There are a few names anyone interested in Japanese woodblock printing today can’t help but hear sooner or later: Utagawa Hiroshige, Katsushika Hokusai, Kitagawa Utamaro, David Bull. That last, you may have guessed, is not the name of an 18th-century Japanese man. In fact, David Bull still walks among us today, especially if we happen to live in the old Asakusa section of Tokyo, where he keeps his woodblock-print studio Mokuhankan.
Born in England and raised in Canada, Bull discovered the world of ukiyo-e, those Japanese “pictures of the floating world,” in his late twenties. Just a few years after first trying his hand, without formal training, at making his own prints, he moved to the Japanese capital to dedicate himself to the form. Today, on his personal site and Youtube channel, he offers a wealth of English-language resources on the art and craft of the Japanese woodblock print.
In the video up top, he provides expert commentary on the making of one particular print by a young Mokuhankan printer named Natsuki Suga. The work is broken into ten stages, beginning with the application of the basic orange background color, moving on through the addition of sky blues and tea-field greens (not to mention shadows, shadows, and “more shadows”), all the way through to the final embossing of the title and artist’s name. The result, revealed at the end in a stage-by-stage time lapse, is a vivid and idyllic scene aesthetically balanced between ukiyo-e tradition and the present-day art styles.
In the video just above, you can see Bull himself provide commentary as he makes a woodblock print of his own — in real time, from start to finish, with no cuts. Originally shot as a live Twitch stream, it shows Bull’s entire process from blank block to completed print, which takes nearly three and a half hours. That may actually seem like a surprisingly short time in which to create a work of art, but then, Bull has been at this for nearly 40 years.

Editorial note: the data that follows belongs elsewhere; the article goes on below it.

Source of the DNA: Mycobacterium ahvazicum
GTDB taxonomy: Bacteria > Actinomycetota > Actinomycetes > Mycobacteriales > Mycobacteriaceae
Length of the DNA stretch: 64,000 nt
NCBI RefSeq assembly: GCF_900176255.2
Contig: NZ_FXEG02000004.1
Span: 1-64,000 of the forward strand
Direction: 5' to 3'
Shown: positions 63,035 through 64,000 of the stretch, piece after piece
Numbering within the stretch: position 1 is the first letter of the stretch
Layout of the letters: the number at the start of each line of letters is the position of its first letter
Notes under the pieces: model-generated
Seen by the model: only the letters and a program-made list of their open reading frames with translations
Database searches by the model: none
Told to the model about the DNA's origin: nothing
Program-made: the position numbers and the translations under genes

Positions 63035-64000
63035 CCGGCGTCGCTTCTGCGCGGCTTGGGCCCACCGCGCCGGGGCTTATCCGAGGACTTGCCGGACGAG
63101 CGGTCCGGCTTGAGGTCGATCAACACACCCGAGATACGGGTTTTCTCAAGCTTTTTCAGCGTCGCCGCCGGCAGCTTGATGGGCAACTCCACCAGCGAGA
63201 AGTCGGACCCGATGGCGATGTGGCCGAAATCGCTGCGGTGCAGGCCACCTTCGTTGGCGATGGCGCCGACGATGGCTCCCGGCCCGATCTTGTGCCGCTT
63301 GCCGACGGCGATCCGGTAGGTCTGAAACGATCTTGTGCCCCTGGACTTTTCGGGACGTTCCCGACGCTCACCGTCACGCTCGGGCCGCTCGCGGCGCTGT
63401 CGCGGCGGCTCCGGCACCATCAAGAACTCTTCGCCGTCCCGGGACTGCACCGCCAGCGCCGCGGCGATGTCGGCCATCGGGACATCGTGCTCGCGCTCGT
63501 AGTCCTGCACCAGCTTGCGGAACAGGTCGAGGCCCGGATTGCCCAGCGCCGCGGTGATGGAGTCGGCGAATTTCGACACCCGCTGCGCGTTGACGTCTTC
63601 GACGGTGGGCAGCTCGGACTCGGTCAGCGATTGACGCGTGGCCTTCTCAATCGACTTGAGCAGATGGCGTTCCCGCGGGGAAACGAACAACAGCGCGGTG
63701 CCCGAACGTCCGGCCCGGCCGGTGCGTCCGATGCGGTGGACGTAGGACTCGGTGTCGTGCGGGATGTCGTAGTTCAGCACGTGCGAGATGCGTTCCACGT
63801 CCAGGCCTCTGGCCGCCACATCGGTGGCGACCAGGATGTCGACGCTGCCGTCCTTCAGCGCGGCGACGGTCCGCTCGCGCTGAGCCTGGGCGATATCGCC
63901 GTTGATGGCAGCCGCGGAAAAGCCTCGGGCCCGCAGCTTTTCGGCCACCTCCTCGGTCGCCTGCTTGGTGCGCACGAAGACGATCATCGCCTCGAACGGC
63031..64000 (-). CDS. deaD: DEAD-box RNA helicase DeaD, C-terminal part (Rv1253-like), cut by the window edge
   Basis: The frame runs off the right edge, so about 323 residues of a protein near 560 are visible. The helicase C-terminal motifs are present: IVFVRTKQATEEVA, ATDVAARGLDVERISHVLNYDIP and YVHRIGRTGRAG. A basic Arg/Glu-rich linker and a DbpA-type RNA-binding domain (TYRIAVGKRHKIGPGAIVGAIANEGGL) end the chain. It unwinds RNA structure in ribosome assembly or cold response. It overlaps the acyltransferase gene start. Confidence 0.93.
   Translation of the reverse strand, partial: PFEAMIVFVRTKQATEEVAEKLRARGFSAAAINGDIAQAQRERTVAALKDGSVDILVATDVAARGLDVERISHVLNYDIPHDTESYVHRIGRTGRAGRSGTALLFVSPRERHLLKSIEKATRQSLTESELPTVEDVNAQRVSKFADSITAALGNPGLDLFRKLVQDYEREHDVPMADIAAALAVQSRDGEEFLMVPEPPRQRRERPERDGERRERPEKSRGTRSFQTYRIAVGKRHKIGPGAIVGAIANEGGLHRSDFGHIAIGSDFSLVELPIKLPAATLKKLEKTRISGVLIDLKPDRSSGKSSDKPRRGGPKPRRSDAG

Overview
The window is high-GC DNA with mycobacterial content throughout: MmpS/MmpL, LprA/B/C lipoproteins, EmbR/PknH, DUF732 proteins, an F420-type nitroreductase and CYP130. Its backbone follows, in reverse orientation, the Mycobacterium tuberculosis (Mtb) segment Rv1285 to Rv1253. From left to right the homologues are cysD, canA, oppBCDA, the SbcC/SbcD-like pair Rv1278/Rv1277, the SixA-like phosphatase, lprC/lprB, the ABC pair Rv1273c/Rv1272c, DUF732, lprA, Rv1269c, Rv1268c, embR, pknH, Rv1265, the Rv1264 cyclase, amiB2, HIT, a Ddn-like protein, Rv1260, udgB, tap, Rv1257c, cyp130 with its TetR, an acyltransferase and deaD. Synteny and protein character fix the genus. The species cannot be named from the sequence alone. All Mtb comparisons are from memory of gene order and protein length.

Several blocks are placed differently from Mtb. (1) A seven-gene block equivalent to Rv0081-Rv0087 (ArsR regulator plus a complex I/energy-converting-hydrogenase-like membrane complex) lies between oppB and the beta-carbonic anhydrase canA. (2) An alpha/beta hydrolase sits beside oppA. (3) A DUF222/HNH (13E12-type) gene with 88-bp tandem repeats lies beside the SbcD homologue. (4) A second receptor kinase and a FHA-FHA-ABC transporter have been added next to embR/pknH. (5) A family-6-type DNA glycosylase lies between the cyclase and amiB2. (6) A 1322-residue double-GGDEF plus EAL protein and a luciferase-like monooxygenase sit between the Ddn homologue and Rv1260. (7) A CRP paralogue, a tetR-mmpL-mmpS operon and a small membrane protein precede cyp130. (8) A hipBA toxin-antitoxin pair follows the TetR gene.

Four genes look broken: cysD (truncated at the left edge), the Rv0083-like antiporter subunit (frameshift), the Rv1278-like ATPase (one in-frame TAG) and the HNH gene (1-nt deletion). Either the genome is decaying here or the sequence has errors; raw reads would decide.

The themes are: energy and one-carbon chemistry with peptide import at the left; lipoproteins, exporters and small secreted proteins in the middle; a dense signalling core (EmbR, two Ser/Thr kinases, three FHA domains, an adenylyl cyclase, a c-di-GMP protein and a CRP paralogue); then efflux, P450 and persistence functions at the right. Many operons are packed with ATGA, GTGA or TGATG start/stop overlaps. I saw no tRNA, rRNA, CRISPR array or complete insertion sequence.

Bull’s experience also comes through in his ability to explain his techniques and tell stories about the Japanese woodblock’s artistic development as well as his own. What may seem like a video of interest only to ukiyo-e specialists has in fact racked up, as of this writing, more than 1.2 million views on Youtube alone. But then, it isn’t entirely unknown for a soft-spoken artist dedicated to a highly specific form to win a wide audience with his educational productions. “I’m completely certain that Bob Ross hasn’t died,” as one commenter puts it. “He just got a new haircut.”
Based in Seoul, Colin Marshall writes and broadcasts on cities, language, and culture. His projects include the Substack newsletter Books on Cities, the book The Stateless City: a Walk through 21st-Century Los Angeles and the video series The City in Cinema. Follow him on Twitter at @colinmarshall, on Facebook, or on Instagram.